no longer not any more; formerly but not now


a long time (esp in the phrase for long)
a relatively long thing, such as a signal in Morse code
a clothing size for tall people, esp in trousers
phonetics a long vowel or syllable
finance a person with large holdings of a security or commodity in expectation of a rise in its price; bull
music a note common in medieval music but now obsolete, having the time value of two breves
before long soon
the long and the short of it the essential points or facts
See also longs

Word Origin for long

Old English lang; related to Old High German lang, Old Norse langr, Latin longus




(intr; foll by for or an infinitive) to have a strong desire

Word Origin for long

Old English langian; related to long 1




(intr) archaic to belong, appertain, or be appropriate

Word Origin for long

Old English langian to belong, from gelang at hand, belonging to; compare along



abbreviation for

Collins English Dictionary - Complete & Unabridged 2012 Digital Edition © William Collins Sons & Co. Ltd. 1979, 1986 © HarperCollins Publishers 1998, 2000, 2003, 2005, 2006, 2007, 2009, 2012

Word Origin and History for long-on



"that extends considerably from end to end," Old English lang "long," from Proto-Germanic *langgaz (cf. Old Frisian and Old Saxon lang, Old High German and German lang, Old Norse langr, Middle Dutch lanc, Dutch lang, Gothic laggs "long").

The Germanic words are perhaps from PIE *dlonghos- (cf. Latin longus, Old Persian darga-, Persian dirang, Sanskrit dirghah, Greek dolikhos "long," Greek endelekhes "perpetual," Latin indulgere "to indulge"), from root *del- "long."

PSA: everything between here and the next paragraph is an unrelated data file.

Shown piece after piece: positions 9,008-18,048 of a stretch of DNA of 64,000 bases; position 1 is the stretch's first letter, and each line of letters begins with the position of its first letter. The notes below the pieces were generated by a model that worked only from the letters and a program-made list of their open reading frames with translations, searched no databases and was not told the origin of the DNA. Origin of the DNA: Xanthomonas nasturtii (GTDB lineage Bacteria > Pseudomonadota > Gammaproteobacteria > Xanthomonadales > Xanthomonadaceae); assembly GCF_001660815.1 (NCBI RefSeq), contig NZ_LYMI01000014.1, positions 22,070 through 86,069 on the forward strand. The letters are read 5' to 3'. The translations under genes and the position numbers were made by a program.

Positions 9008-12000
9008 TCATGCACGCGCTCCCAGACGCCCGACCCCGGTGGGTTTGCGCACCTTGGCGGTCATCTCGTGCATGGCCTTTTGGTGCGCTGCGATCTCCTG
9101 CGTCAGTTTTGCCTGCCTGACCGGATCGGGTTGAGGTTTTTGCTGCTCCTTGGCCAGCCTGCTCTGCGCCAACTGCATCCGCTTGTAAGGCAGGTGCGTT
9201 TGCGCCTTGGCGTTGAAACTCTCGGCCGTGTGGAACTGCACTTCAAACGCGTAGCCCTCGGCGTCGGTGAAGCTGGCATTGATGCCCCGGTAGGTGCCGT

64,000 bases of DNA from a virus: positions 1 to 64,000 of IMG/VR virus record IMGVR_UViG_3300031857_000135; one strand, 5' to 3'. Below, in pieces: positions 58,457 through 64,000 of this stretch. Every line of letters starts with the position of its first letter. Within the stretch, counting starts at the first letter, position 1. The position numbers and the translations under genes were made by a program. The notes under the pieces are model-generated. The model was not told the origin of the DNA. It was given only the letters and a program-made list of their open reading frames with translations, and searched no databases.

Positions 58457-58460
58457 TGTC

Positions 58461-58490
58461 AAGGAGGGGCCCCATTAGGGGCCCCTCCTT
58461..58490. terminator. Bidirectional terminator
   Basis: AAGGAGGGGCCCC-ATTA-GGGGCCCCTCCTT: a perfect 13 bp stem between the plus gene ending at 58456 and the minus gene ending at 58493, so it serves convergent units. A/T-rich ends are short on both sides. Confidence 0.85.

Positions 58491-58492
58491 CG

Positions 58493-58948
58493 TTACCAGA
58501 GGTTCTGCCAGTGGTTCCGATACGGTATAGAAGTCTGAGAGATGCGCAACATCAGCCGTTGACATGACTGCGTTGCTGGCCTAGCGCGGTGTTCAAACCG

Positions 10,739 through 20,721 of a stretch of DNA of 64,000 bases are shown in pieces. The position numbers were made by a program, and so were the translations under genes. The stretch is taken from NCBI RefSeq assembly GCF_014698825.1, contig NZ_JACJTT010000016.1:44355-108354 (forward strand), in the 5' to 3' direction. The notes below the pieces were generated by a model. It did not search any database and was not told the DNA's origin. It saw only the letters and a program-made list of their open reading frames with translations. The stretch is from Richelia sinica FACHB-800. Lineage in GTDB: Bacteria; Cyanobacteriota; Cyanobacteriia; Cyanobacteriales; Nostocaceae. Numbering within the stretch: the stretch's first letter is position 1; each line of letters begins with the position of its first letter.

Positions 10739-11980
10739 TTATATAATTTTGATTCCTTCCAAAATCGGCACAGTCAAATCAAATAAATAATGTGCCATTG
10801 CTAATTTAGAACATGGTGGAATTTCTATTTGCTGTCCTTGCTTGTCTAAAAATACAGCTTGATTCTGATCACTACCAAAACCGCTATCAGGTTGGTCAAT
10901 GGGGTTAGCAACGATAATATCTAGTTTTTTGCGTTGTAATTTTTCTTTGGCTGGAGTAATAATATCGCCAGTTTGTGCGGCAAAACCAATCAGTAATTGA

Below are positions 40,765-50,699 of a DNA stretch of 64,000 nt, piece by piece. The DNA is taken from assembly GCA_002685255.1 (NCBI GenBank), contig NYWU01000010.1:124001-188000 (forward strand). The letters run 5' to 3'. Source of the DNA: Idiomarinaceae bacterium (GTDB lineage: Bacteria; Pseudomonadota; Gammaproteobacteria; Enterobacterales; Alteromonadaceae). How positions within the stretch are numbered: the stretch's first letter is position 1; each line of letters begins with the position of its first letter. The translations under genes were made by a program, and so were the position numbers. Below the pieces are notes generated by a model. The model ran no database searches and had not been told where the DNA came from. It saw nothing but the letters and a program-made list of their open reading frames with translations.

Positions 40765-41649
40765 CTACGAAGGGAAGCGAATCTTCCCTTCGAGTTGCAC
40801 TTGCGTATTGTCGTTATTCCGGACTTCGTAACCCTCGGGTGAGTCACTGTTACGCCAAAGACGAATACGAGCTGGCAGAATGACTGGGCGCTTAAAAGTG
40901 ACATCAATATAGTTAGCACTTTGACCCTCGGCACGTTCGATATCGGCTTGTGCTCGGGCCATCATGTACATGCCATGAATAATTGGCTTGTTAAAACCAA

The adverb is from Old English lange, longe, from the adjective. No longer "not as formerly" is from c.1300; to be not long for this world "soon to die" is from 1714.

The word illustrates the Old English tendency for short "a" to become short "o" before -n- (also retained in bond/band and West Midlands dialectal lond from land and hond from hand).

Long vowels (c.1000) originally were pronounced for an extended time. Sporting long ball is from 1744, originally in cricket. Long jump as a sporting event is attested from 1864. A ship's long-boat so called from 1510s. Long knives, name Native Americans gave to white settlers (originally in Virginia/Kentucky) is from 1774. Long in the tooth (1841 of persons) is from horses showing age by recession of gums. Long time no see, imitative of American Indian speech, is first recorded 1900. To be long on something, "have a lot" of it, is from 1900, American English slang.



Old English langian "to yearn after, grieve for," literally "to grow long, lengthen," from Proto-Germanic *langojanan (see long (adj.)). Cognate with Old Norse langa, Old Saxon langon, Middle Dutch langhen, Old High German langen "to long," German verlangen "to desire." Related: Longed; longing.

Online Etymology Dictionary, © 2010 Douglas Harper

long-on in Medicine


[lông]Crawford Williamson 1815-1878

American surgeon and pioneer anesthetist who was among the first (1842) to use ether as an anesthetic.
The American Heritage® Stedman's Medical Dictionary Copyright © 2002, 2001, 1995 by Houghton Mifflin Company. Published by Houghton Mifflin Company.

Idioms and Phrases with long-on


In addition to the idioms beginning with long

  • long ago
  • long and short of it, the
  • long arm of the law, the
  • long face
  • long haul
  • long in the tooth
  • long shot, a
  • long suit
  • long time no see

also see:

  • as long as
  • at (long) last
  • before long
  • come a long way
  • (long) drawn out
  • go a long way toward
  • happy as the day is long
  • in the long run
  • make a long story short
  • so long

Also see underlonger.

The American Heritage® Idioms Dictionary Copyright © 2002, 2001, 1995 by Houghton Mifflin Harcourt Publishing Company. Published by Houghton Mifflin Harcourt Publishing Company.